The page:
Alzheimer’s Australia National CEO Maree McCabe says Dementia affects more than 413,000 Australians and by 2056 over 1.1 million Australians will have dementia.
“While there is no cure on the horizon, there are a number of strategies that can be put in place to minimise the impact, for the person with dementia, their carers, family and the community,” says Ms McCabe.
In a survey conducted by Alzheimer’s Australia for Dementia Awareness Month in September 94 per cent of respondents living with dementia have encountered embarrassing situations and 96 per cent feel less competent than before they were diagnosed.
“Financial services are one of those extremely important areas where we need more awareness and understanding, which is why we are very pleased St.George Bank has come on board to be officially dementia friendly.”
Being a Dementia Friendly Bank means that St.George has endeavoured to make banking safer, easier and more accessible for people living with dementia. They’ve done this by including measures such as:
General Manager for St.George Retail Bank Ross Miller says St.George has over 900,000 customers over the age 50, and of this population, approximately 13 per cent (123,000) may have some form of dementia.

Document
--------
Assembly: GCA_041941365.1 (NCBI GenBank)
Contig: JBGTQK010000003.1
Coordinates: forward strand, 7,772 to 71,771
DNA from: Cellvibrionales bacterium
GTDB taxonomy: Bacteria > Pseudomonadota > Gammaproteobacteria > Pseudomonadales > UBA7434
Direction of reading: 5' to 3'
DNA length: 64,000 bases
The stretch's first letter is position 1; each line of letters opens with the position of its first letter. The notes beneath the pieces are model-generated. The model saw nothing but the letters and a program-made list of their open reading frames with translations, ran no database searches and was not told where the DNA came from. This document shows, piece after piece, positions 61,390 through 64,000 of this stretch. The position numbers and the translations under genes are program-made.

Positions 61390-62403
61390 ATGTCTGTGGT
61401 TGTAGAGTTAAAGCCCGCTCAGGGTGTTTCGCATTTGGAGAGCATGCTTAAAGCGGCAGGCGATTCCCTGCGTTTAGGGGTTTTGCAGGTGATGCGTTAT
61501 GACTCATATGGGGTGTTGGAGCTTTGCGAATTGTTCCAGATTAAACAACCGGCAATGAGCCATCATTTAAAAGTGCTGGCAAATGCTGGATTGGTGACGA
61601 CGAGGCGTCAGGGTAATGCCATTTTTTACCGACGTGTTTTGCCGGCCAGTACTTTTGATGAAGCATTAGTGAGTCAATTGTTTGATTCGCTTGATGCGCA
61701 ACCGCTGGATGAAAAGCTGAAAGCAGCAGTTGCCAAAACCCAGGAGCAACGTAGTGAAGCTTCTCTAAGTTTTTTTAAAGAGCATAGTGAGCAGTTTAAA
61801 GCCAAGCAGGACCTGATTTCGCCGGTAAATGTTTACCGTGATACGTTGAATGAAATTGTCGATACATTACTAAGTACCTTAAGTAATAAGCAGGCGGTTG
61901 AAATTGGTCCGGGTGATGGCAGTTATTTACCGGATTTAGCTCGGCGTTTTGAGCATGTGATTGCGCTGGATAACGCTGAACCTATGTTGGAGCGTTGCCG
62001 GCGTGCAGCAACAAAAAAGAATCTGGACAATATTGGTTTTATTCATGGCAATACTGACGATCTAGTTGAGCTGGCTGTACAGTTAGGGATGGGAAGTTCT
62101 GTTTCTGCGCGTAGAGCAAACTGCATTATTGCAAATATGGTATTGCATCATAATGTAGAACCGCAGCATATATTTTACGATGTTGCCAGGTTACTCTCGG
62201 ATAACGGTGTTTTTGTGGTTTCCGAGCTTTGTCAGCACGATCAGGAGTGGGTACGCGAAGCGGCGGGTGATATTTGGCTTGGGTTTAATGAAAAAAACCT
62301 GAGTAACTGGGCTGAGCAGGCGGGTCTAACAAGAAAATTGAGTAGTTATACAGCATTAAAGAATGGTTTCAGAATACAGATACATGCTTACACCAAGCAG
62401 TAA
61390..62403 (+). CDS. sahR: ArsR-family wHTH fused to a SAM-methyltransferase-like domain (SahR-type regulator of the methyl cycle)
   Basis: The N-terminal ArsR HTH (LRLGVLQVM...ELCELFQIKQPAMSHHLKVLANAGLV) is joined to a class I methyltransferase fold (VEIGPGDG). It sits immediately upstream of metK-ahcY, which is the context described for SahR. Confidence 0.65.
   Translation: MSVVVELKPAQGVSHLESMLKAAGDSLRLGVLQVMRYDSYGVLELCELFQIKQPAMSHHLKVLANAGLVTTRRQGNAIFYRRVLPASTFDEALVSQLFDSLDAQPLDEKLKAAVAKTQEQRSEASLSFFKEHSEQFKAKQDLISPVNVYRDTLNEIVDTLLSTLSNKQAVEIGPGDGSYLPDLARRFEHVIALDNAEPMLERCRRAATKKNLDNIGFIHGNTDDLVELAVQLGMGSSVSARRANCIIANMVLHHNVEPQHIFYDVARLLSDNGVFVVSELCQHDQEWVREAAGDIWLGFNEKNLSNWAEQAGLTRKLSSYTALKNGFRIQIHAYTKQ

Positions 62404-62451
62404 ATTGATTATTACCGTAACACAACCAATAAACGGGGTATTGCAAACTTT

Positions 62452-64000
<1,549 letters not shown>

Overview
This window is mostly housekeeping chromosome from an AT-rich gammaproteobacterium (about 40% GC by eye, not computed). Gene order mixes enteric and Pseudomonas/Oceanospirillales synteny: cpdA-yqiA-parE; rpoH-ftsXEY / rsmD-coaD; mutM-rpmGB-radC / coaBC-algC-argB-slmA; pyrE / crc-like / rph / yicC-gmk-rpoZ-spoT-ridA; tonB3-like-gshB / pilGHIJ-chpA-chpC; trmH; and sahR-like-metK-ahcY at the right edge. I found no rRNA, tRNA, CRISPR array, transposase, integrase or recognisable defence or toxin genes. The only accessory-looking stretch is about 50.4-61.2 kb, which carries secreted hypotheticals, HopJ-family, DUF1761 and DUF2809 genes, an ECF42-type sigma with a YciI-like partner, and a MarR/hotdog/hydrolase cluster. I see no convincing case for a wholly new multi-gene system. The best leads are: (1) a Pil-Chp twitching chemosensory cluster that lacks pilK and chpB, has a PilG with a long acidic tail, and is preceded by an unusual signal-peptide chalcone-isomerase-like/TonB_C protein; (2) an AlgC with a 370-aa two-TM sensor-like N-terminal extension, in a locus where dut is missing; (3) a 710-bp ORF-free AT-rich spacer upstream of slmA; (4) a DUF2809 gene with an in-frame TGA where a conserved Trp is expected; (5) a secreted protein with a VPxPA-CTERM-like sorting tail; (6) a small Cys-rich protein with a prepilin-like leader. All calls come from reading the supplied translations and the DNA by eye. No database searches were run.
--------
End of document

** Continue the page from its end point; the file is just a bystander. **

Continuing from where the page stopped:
“Our pilot program earlier in the year revealed how stress and anxiety can be diminished for dementia sufferers simply by making everyday banking as easy as possible,” says Mr Miller.
“Providing an increased level of care is the right thing to do for our customers and we believe fostering a dementia-friendly environment will help keep vulnerable customers’ financially independent for longer and less prone to financial abuse.”
All frontline St.George bankers and call centre staff have undertaken training to ensure they have both the education and skills required to identify and support a person living with dementia.
“Our new training program developed in conjunction with Dementia Australia has been instrumental in helping our bankers walk in the shoes of a person living with dementia, with many commenting how they didn’t realise the simplest things could be so hard,” says Mr Miller.
Technology upgrades in the branch mean once a customer or carer notifies a banker of their condition, bankers can activate a ‘customer vulnerability alert’ on their profile. This helps bankers to set up a dementia-friendly banking plan that includes additional safeguards such as withdrawal limits and notification alerts.
Branches will also be audited by Dementia Australia who will apply a dementia-friendly lens in terms of layout, lighting, signage and quiet areas.
The Dementia Friendly Banking plan will also be rolled out to Westpac, BankSA and Bank of Melbourne.